The following has been deleted from the Guidance: "In their role as a responsible authority, the police are an essential source of advice and information on the impact and potential impact of licensable activities, particularly on the crime and disorder objective… The Licensing Authority should accept all reasonable and proportionate representations made by the police unless the authority has evidence that to do so would not be appropriate for the promotion of licensing objective."
This section was often interpreted by councillors as meaning that whatever the police said had to be taken more seriously than any other submissions, meaning that police evidence sometimes was not scrutinised as it should have been.
Instead, there is a more general recommendation to take into account the expertise of all responsible authorities who make submissions, albeit so long as the evidence can withstand scrutiny. It is hoped that this change will ensure the rights of all parties making submissions to be given equal and proper weight, based on the evidence presented.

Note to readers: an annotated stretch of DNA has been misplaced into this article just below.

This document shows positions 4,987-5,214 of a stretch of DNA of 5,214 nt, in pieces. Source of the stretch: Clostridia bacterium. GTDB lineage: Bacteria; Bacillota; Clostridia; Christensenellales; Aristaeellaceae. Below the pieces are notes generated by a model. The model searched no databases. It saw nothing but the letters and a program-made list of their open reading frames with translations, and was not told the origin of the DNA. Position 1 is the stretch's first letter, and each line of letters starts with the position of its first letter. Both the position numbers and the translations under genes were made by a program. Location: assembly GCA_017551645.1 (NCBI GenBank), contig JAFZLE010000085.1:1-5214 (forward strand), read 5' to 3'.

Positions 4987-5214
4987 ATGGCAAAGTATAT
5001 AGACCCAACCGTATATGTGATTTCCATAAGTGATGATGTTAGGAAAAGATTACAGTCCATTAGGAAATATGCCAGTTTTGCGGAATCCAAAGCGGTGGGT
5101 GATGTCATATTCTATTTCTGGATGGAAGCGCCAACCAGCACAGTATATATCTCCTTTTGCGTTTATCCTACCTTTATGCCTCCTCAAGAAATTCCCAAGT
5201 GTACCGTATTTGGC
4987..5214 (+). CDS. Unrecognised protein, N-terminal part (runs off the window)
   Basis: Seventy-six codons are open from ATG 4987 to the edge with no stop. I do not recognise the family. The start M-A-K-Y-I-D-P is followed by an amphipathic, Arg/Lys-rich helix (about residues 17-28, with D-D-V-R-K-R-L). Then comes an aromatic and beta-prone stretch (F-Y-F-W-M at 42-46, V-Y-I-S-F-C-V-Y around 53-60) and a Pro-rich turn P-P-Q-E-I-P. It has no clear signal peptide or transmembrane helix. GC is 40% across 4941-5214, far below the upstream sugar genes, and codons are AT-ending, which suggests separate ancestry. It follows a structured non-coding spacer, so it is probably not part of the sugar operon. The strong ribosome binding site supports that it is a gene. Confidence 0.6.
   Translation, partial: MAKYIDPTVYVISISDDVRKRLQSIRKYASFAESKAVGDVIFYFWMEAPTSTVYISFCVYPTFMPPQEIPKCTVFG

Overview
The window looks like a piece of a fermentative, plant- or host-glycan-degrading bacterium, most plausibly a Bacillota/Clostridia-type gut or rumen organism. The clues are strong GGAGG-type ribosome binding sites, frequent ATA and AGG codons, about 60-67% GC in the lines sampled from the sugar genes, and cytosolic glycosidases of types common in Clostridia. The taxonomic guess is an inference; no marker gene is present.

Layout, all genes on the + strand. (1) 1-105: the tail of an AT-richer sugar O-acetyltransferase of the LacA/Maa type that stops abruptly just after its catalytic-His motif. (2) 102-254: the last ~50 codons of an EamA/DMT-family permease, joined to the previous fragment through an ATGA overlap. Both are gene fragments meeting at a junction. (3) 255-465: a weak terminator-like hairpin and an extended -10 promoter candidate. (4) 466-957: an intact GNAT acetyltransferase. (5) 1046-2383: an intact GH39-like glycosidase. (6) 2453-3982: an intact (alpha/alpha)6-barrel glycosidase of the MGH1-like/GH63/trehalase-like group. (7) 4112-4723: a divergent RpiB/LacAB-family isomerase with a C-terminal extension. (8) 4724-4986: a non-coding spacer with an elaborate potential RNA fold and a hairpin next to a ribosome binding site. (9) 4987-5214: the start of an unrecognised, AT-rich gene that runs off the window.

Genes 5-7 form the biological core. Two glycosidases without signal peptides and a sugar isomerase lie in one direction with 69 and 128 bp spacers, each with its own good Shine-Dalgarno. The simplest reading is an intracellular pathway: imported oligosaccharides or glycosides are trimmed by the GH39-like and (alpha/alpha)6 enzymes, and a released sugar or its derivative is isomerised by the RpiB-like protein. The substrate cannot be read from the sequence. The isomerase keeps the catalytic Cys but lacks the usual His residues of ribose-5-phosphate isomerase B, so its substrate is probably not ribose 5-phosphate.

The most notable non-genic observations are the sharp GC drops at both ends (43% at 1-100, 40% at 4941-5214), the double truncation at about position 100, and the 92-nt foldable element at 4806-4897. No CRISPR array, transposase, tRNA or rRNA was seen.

One point of contention that needs to be cleared up is the confusion between what constitutes an on-sale or off-sale. Paragraphs 8.35 to 8.37 of the Guidance makes reference to on and off-sales in relation to use of gardens and when the alcohol is appropriated to the contract that we would contend is at odds with the actual definition of what an 'on' or 'off' sale is. On and off-sales were always historically understood from the point of view of the seller (who, after all, is the person likely to be prosecuted if he doesn't have the correct licence). On-sales were drinks sold in open containers for consumption there and then. Off-sales were sold in closed containers for drinking away from the premises- at home, for instance. The new guidance confuses matters by effectively putting the sale into the hands of the purchaser. What starts as an on-sale, i.e. the purchase of a pint in a bar seemingly becomes an off-sale if the customer takes it into an unlicensed beer garden or onto the pavement outside the pub, only to become an on-sale again if he goes back inside. The logic of such a position is not only counter-intuitive, it would lead to all sorts of absurd consequences. Clarity needs to be given on this point.